Access Northern California - Gateway to Accessible Tourism and Recreation Information Recreation


How to Use this Site

We created this website to make it easier for people with mobility limitations to find and visit trails, parks, and other places of interest in Northern California. Since access means different things to different people, we did not rate sites based on their level of accessibility. Rather, we have provided accessibility details about trail routes and key features, to help you make informed choices about places to visit, based on your particular access needs. We used the ADAAG (Americans with Disabilities Act Accessibility Guidelines) and California's Title 24 as a basis for evaluating the accessibility of various features such as restrooms, parking, and picnic tables. However, we have also included trails and facilities that do not meet these guidelines if we found that they could be used by at least some wheelchair riders.

We have done our best to ensure that the information provided here is accurate, but some details may have changed since we last visited a site, and we can’t guarantee that we haven’t missed anything. Also bear in mind that weather, time, and frequency of maintenance can alter trail conditions. We strongly recommend that you phone ahead to verify key information and determine current trail conditions before visiting these sites. For a range of experiences, we also suggest that you visit the same sites in different seasons.

Access Criteria

Features are designated accessible if they meet the criteria listed below. In cases where a feature meets most but not all of the criteria, it is designated as having limited accessibility, and we have noted which criteria it fails to meet.


  • Is reached by an accessible path of travel

  • Has level or ramped entry

  • Entry door has at least 32" clearance (typical ramp)


  • Identified by the international access symbol and has an adjoining access aisle

  • Located on a firm and stable surface

  • Is level or on a slope not greater than 2 percent


  • Accessible path of travel

  • Entry and stall doors have at least 32" clearance

  • Has 5' x 5' turnaround space

  • Has grab bars on back wall and at least one side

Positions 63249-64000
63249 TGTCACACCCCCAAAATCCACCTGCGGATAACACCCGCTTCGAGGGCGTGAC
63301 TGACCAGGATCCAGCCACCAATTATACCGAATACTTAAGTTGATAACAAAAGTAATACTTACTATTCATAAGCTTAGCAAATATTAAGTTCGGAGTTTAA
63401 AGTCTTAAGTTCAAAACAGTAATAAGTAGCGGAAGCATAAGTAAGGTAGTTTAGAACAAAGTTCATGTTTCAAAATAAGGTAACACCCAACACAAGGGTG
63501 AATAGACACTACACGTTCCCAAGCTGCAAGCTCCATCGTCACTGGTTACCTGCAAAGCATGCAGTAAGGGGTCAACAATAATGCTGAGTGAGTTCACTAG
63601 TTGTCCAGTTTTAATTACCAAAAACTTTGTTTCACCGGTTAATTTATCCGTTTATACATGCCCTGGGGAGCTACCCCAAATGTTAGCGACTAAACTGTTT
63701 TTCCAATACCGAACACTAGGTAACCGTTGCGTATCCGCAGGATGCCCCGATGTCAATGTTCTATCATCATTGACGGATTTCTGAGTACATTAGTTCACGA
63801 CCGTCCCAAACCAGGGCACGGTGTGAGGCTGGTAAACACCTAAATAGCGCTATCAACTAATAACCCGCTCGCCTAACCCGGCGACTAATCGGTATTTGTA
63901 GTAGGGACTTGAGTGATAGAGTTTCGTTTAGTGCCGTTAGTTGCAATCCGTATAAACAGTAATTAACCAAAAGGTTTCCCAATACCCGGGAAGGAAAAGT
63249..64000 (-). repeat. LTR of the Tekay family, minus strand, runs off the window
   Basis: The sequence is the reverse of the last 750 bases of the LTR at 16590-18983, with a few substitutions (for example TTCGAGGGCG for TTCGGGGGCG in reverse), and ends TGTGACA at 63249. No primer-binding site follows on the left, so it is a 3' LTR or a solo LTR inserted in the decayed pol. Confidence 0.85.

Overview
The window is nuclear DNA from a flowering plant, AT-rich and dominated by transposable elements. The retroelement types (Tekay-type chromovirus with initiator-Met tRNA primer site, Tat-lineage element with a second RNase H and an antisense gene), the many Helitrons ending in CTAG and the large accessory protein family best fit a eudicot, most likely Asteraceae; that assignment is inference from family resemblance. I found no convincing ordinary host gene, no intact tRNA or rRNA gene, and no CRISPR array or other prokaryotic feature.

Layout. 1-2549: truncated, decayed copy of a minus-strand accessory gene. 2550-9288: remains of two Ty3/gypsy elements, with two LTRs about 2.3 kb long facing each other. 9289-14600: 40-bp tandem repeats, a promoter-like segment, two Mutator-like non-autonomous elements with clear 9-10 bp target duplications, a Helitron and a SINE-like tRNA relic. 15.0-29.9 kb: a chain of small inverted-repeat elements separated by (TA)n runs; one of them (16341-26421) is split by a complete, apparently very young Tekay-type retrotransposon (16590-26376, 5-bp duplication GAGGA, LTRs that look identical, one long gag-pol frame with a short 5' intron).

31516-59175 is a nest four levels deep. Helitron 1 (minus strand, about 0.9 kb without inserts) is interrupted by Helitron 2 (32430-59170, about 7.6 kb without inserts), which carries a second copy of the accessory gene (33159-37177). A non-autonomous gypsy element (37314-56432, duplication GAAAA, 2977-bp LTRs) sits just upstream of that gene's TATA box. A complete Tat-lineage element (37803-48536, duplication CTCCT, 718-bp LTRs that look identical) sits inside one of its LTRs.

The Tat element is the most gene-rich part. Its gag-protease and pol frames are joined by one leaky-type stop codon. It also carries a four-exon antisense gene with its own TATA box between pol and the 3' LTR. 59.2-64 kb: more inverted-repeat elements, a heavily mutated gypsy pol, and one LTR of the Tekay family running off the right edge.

• Has clear space for lateral transfer

  • Toilet height is 17"-19"

  • Roll-under sink has knee clearance at least 29" high and 30" wide


  • Path of travel is firm and stable

  • Located on a level, firm, and stable surface

  • At least 27" knee clearance

  • Seating is either at end of table or on the sides

Has level access onto the pier and at least a 32”pathway. Safety regulations require that railings be 42”, which may limit views and fishing access from a seated position.

Has an accessible path of travel to the playground and is located on a firm and stable surface as approved by the Access Board. May or may not have accessible play structures.

The following categories are not based on any access codes or technical assessments; rather, they were developed for the purpose of this website and are therefore somewhat subjective. Measurements were not taken for trail grade; we relied upon the researchers’ years of experience using ramps.

The grade of ramps and inclines is measured by a ratio. A typical ramp is 1:12, meaning that the slope rises 1” for every 12” of length. Gentle slopes are less than or equal to 1:12, while steep slopes, by varying degrees, are greater than 1:12. We assigned each trail one of the following classifications:

  • Level

  • Gentle (1:12 or less, manual chair can negotiate)

  • Mostly level or gentle (has at least one steep section)

  • Steep (> 1:12, power chair and someone with good upper body strength can generally negotiate)

  • Very steep (dangerous without assistance)


  • Hard: Paved, boardwalk, asphalt, brick

  • Firm: Hardened soil, decomposed granite with stabilizer

  • Moderately firm: Gravel or dirt mix with firm underlayment. May be problematic for manual wheelchairs but not motorized wheelchairs/scooters.

  • Soft: Wood fiber, loose gravel, loose dirt. Problematic for manual wheelchairs and possibly for motorized wheelchairs/scooters.

  • Very Soft: Wood fiber, loose gravel, loose dirt. Problematic for manual wheelchairs and possibly for motorized wheelchairs/scooters


Key to Site Features

Accessible Wheelchair Icon looks like a wheelchair with balloon wheels Beach Accessible
Wheelchairs Available
  Hiking icon is silhouette of a hiker Hiking & Trails
Biking icon looks like person riding a bike Bicycling   Good for Familis icon is a child on a swing' Particularly Good for Families
Boating Icon is a boat Boating   Picnic Area Icon is a picnic table Picnic
Camping icon is a tent Camping   Swimming Icon is a person swimming Swimming
Fishing Icon is a fish biting a hook Fishing   Wildlife Viewing Icon is a pair of binoculars Wildlife Viewing

 This is not a complete list of all accessible trails and parks in Northern California and their listing in this guide is not an endorsement by Access Northern California.

The access features reported in this guide are not intended to reflect compliance with any local, state or federal accessibility codes or guidelines. It is not the intent of this guide to certify or guarantee that the places listed meet any of the required accessibility codes and laws.


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Access Northern California is a 501(C)3 non-profit organization